There was a time in the 1970s when there were two bands called Denny & Dunnipace. Both were Grade 2. Both were teased with the “Dummies That Didnae Place” name by jealous rivals. One was from Denny, near Stirling, Scotland, and the other from Washington, DC, where the closest thing to the name is a “Denny’s” on Highway 66 near Fairfax. The bands met a few times at the Inter-Continental Championships in Toronto. No word whether they shared a Grand Slam Inter-Continental Breakfast at the Denny’s off of the QEW.

Anyway, it will be interesting to see if there’s any confusion at Bridge of Allan, or the World’s for that matter. My guess is no. The two bands couldn’t look more different and their musical styles and sound are like chalk and cheese.

But, if the 87th Cleveland Pipe Band manages to get to Grade 1, dyslexic judges will have to be monitored very closely . . . or is that loosely . . .



Watching the Open Championship (or, the “British Open” as North Americans call it) at St. Andrew’s reminded me of a little known bit of piping trivia.

There’s a bunker on the second hole named “Cheape’s.” It is in fact named for the grandfather of Hugh Cheape, the well known piping historian (who is also the grand-nephew of Brigadier-General Ronald Cheape of Tirroran).

To have a bunker at St. Andrew’s named for your family — how cool is that?

Loco motives

A ton of correspondence comes through the sumptuous P&D offices every day from pipers and drummers of every ability, from everywhere. I can’t help but notice how many of them say how they’re “crazy busy” with everything, running around to band practices, their own practices, judging, teaching, workshops, whatever. And so many of these folks are doing all of that piping/drumming stuff in their spare time.

Why are so many of us willing to drive ourselves to the point of exhaustion? And for what? Our name in a prize list? A hundred bucks? Beer-tent glory?

I’m one of those people, too, and I’m not even playing, except for giving a lesson or two a week and the odd band practice with The Odd Band and the occasional twiddling on the chanter of The Odd Tunes. Add all the other piping stuff (about which I won’t bore you again) I’ve been busier than ever this summer.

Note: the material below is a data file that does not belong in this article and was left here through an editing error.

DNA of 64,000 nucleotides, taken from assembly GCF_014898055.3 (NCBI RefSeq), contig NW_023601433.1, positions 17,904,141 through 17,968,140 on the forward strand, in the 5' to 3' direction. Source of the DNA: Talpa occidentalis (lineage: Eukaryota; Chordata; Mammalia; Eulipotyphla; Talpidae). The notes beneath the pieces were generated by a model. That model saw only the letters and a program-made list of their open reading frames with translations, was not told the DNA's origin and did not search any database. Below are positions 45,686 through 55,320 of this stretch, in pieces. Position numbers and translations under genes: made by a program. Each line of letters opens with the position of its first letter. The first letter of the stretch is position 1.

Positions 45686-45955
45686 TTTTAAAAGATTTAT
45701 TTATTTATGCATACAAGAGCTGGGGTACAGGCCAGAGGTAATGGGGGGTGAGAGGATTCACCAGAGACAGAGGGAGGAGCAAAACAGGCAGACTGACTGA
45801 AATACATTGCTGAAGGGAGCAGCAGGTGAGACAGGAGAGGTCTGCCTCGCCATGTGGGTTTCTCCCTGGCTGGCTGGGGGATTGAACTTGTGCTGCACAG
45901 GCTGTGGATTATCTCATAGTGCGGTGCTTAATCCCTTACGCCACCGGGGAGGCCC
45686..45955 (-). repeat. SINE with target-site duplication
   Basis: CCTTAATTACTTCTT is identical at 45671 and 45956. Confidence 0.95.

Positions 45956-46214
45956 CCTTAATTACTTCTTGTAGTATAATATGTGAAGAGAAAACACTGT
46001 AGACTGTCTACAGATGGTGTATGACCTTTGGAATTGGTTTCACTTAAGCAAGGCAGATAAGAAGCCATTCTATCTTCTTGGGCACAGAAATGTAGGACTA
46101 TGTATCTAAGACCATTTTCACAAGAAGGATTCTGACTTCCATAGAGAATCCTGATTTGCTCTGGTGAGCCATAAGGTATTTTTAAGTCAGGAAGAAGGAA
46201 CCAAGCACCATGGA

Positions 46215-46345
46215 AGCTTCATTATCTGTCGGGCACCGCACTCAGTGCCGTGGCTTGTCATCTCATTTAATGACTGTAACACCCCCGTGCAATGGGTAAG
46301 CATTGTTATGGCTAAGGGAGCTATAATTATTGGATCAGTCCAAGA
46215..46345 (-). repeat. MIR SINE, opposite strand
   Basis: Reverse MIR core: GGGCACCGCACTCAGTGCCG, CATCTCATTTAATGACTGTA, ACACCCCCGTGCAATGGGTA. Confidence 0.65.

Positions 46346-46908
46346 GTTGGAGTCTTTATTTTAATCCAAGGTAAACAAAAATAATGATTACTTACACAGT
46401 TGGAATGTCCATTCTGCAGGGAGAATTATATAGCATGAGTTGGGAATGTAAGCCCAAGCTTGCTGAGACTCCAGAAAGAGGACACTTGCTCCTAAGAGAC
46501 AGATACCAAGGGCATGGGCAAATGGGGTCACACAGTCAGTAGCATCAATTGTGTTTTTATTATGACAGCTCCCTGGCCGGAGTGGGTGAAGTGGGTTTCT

What is it that drives our obsession?


Slim J.

I note that on the “This Day in History” feature on the Web site is something about the birth of Slim J. Woulie in 1967.

Slim J. is a little-kent piper from Argyllshire said to have a direct blood-line to John McLellan, Dunoon. Slim reportedly left active piping at the height of her career to become a scientist for NASA or something, which was a great loss for our world, but a great gain for innovation.

If anyone knows anything further about the legendary Slim fae Dunoon, please write in.


Tech glitch

There were a few technical problems with the blog, so, to the several folks who had sent in comments, feel free to send them again. I was planning to post them, but they were accidentally deleted.


Bagpipes ain’t noise pollution?

During my first few years of playing the Highland pipes, I would practice the full instrument in my backyard, serenading neighbours and total strangers with what had to sound like what the late John D. Burgess would refer to as screaming banshees.

It continued until a neighbour called the police, who showed up and told me to cease and desist. (My parents, being natural PR types, called the local paper a few days later and there was a story about the incident.)

I’m reminded of this because Steven Tripp, a very good piper here in Toronto, writes saying that he is struggling for practice space. He goes to the very famous Mount Pleasant cemetery and has a tune among the graves. But he says that, despite constantly changing locations, he’s been told to stop on eight occasions now by the Toronto Police (which ironically has supported a pipe band for almost a century, and Steven even played with it for a time). Steve says that someone recently threatened to have him banned outright from even entering the cemetery, alive or dead.

Practicing outdoors is an interesting dilemma. On one hand, a player of Steven’s calibre is probably a treat to the thousands of people who can hear him, but one or two grumps with nothing better to do call the police. They’d call the police if Pavarotti were practicing.

On the other hand, I don’t like it when music is foisted on me, whether it’s drum-and-bass played at 11 from a pimped-out Honda Civic or muzak at a dentist’s office. When I practice it’s indoors with the windows closed. When I lived in an apartment I asked a local school if I could use one of its classrooms in the evenings and they kindly obliged.

Practicing outside in a big city is a quandary for pipers and drummers. I think it should be avoided, but others may see it differently.